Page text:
The concept is easy: Follow us from wall to wall and thus from film to film. As a combination of urban discovery tour, short film program and (art) performance, A Wall is a Screen appropriates public space and brings cinema back to the street. Places and films enter a special connection and transform walls as well as other surfaces into screens. The city becomes one big cinema hall.
Through the combination of short films and locations, a new level of interpretation is placed on supposedly familiar spaces. The films comment on and expand the public space and thus provide new perspectives.
Inherent to the nature of the project are topics such as urban development, gentrification, architecture and many other social aspects such as mobility, participation, housing or homelessness. Depending on the orientation of the respective event, such topics can be addressed more strongly or they remain more in the background. As diverse and innovative as short film is, so diverse are the programs curated around the corresponding themes.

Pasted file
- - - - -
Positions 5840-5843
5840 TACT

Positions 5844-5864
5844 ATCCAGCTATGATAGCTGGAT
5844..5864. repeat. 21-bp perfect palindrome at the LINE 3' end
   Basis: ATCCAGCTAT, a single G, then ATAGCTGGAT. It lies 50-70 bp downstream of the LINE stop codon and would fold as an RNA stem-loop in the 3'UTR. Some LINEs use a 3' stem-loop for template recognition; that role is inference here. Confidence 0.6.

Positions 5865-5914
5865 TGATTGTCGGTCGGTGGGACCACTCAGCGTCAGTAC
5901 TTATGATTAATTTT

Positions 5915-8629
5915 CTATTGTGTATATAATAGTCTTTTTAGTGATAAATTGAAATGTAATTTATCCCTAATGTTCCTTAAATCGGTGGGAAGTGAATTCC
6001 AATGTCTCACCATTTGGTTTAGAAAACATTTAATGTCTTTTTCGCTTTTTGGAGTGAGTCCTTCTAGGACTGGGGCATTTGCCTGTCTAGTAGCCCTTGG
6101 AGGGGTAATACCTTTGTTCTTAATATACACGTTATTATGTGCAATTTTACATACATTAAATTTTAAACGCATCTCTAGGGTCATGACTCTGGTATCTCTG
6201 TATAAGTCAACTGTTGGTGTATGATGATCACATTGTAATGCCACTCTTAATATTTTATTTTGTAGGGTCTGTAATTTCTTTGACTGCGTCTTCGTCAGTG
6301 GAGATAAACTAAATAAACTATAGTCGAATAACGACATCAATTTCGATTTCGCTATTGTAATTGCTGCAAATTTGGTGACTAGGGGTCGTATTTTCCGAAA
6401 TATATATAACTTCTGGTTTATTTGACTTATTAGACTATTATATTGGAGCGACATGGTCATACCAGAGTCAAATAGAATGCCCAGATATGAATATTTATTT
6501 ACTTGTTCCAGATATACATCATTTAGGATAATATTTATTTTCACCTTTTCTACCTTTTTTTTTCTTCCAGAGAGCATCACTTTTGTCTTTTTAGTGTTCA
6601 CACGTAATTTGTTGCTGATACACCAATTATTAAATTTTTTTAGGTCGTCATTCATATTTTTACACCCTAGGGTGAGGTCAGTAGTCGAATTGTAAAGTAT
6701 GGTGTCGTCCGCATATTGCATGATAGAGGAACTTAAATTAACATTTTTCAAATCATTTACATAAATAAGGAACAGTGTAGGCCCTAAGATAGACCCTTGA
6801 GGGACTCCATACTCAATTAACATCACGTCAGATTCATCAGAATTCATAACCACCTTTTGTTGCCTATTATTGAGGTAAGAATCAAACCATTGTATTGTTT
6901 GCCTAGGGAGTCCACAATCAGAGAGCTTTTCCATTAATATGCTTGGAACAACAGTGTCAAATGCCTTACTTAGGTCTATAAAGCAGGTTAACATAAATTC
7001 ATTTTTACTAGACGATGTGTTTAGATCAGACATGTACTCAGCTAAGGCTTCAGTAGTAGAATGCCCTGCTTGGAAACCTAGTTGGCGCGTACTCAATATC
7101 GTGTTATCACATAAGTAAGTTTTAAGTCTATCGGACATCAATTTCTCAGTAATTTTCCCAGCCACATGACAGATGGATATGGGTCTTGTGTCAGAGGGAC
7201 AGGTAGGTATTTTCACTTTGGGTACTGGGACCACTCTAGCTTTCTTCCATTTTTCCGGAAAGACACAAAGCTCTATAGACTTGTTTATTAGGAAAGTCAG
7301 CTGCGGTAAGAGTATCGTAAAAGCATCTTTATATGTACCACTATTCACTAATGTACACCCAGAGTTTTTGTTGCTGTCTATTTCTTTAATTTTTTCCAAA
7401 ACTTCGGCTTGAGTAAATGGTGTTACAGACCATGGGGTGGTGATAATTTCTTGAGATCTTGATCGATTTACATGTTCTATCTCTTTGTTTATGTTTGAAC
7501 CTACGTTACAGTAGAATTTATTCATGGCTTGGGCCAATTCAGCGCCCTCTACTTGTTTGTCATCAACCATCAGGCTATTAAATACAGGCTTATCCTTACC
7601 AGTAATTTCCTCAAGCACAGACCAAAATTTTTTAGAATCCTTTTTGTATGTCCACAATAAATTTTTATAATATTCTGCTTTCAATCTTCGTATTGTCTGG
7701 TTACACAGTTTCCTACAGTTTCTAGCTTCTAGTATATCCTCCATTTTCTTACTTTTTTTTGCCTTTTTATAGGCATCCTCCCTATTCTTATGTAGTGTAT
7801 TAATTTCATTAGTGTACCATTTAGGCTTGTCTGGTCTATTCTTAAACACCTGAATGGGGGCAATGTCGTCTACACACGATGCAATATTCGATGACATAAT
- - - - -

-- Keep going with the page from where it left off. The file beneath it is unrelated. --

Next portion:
Since one focus of A Wall is a Screen is to create a connection between film and projection site, the senses are challenged quite differently than they would be in a quiet, dark movie theater. In addition, one's own city is experienced differently. A previously overlooked backyard, an inconspicuous side wall or even a main square are thus given a new visual level, which can perhaps also be a stimulus for a new creative approach to public space.
Each A Wall is a Screen event is unique and specific to the city and locations. Since only the starting location is announced and the film selection as well as the route remain a surprise, the carefully planned tours appear like spontaneous actions that passers-by curiously join or indirectly become actors.
The curatorial work of A Wall is a Screen refers to the selection of films as well as to the critical approach to public space. Often, the respective topics develop in the discussion with the cultural actors and cooperation partners of the respective city. In this process, particularly concise focal points can emerge.